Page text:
will likely notice massive improvement in their health by following
this approach as they are presently consuming FAR more grain and
bean carbohydrates in their diet, and any reduction will
be a step in the right direction. To help you get started on the
right track, review my Nutritional
Plan, which guides you through these dietary changes one step
at a time.
Confirms Benefits of Low-Carb/High-Fat Diet
advice has focused on low-fat diets for weight loss and heart disease
prevention, but again and again, studies demonstrate that this advice
is diametrically opposed to reality... In one such study, researchers
at Johns Hopkins University School of Medicine's Heart and Vascular
Institute compared the effects of two diets on vascular health;
one low in fat, the other low in carbs. The study in question was
presented at this year's meeting of the American College of Sports
Medicine in Denver, on June 33.
The study included
a total of 46 men and women weighing on average 218 pounds. The
six-month long weight loss program consisted of moderate aerobic
exercise and strength training, and one of two diets, either:
high-fat: Less than 30 percent of calories from carbs
(pastas, breads and sugary fruits), and up to 40 percent from
fats (meat, dairy products, and nuts)
high-carb diet: Less than 30 percent of calories from
fat, and 55 percent from carbs
group on average shed 10 pounds in 45 days, while the low-fat group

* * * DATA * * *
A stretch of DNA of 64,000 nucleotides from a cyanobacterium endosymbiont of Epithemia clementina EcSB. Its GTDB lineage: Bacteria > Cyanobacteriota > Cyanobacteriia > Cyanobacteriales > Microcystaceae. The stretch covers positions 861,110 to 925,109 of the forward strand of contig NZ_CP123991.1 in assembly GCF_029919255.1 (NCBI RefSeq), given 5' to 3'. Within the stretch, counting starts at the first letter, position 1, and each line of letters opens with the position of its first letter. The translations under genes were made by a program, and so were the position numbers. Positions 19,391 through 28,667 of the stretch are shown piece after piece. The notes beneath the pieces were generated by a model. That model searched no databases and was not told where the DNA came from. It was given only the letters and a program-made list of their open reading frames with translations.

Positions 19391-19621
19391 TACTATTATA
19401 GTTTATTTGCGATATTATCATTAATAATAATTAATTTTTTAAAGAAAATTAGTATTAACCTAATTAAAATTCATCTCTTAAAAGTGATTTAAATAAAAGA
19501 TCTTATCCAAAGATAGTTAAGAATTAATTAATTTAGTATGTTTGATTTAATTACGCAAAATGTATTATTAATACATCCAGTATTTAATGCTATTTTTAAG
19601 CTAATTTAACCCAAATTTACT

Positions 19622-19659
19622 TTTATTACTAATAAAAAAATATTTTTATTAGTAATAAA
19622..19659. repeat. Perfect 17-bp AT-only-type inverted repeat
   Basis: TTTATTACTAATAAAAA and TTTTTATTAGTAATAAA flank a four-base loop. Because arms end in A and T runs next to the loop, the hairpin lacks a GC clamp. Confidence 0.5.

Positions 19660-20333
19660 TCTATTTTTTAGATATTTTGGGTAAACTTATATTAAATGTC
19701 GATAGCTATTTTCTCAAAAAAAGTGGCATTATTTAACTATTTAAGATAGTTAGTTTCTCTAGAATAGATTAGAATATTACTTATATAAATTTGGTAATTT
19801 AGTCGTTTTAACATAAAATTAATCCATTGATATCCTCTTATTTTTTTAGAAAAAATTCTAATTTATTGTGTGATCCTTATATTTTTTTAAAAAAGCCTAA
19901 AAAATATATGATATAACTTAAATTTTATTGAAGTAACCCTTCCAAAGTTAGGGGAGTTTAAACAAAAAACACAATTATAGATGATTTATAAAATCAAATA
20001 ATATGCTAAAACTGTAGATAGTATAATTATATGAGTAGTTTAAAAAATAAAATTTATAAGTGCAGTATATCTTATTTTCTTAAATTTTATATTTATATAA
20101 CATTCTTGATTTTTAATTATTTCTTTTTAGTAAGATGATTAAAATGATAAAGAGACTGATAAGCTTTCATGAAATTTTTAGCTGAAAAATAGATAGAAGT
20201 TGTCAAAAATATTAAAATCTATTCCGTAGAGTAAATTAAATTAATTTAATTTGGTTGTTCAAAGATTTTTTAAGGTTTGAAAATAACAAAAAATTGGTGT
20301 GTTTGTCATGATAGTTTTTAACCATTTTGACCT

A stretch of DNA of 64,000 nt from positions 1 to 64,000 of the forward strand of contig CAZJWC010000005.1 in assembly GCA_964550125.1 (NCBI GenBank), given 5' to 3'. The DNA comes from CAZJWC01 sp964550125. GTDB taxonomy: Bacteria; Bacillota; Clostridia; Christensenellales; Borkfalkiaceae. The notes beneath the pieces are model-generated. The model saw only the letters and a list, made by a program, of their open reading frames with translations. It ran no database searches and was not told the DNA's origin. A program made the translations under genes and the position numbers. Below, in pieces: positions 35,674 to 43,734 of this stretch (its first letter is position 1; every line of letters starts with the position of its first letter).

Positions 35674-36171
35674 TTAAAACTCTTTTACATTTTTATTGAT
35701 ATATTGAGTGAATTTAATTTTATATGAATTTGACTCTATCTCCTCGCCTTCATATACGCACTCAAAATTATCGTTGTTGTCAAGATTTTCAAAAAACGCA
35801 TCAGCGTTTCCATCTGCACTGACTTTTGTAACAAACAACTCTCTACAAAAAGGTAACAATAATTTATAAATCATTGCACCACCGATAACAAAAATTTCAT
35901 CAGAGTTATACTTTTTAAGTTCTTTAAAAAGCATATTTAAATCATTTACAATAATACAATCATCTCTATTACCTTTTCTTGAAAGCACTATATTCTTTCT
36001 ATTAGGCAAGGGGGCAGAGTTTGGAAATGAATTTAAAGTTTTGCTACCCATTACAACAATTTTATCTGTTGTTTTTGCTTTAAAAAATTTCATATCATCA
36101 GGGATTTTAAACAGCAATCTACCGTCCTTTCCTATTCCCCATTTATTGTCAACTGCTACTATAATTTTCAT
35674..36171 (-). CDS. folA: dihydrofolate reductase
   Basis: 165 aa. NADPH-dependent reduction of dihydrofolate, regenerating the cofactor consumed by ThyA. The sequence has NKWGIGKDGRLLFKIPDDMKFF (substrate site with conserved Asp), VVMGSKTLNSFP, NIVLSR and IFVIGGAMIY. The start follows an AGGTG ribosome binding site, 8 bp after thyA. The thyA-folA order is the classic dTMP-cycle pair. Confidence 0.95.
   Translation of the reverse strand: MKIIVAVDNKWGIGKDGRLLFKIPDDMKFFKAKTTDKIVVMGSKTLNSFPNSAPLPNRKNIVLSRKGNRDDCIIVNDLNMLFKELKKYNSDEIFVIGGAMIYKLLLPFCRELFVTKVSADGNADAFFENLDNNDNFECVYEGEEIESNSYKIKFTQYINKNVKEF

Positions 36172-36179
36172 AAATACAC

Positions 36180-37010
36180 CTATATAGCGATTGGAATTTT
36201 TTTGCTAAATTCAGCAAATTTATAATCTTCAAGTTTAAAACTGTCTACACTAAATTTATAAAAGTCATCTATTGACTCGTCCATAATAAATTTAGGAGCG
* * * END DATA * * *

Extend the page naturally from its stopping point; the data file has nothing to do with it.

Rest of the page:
took 70 days to lose the same amount of weight. In terms of vascular
health, the low-carb, high-fat dieters showed no harmful vascular
changes, which is the primary reason for why so many are afraid
of high-fat diets.
the lead investigator, professor of medicine and director of clinical
and research exercise physiology, Kerry Stewart, Ed.D:
should help allay the concerns that many people who need to lose
weight have about choosing a low-carb diet instead of a low-fat
one, and provide re-assurance that both types of diet are effective
at weight loss and that a low-carb approach does not seem to pose
any immediate risk to vascular health. More people should be considering
a low-carb diet as a good option."
believes that the emphasis on low-fat diets has likely contributed
to the obesity epidemic in the US by promoting overconsumption of
sugars and grains. I couldn't agree more. The simple reason for
this is that grains and sugars raise your insulin levels, which
causes insulin resistance and, ultimately, weight gain, diabetes,
and heart disease.
is quite clear that chronically raising your blood glucose through
consumption of grains and sugars will increase your insulin resistance,
which in turn will increase insulin and leptin resistance. And avoiding
insulin and leptin resistance is perhaps the single most important
factors if you seek optimal health and longevity.
the degree to which you choose to reduce carbs however
is, ultimately, up to you. And certain individual biochemical differences
can make one diet more beneficial for you than others. The key point
is to be aware that consuming sugar, grains and starches will promote
insulin resistance to some degree or other, depending on
the amount you consume.
remember to listen to your body as it will give you feedback if
what you are doing is right for your unique biochemistry and genetics.
So listen to that feedback and adjust your program accordingly.
[+] Sources and References
2012 Dr. Joseph Mercola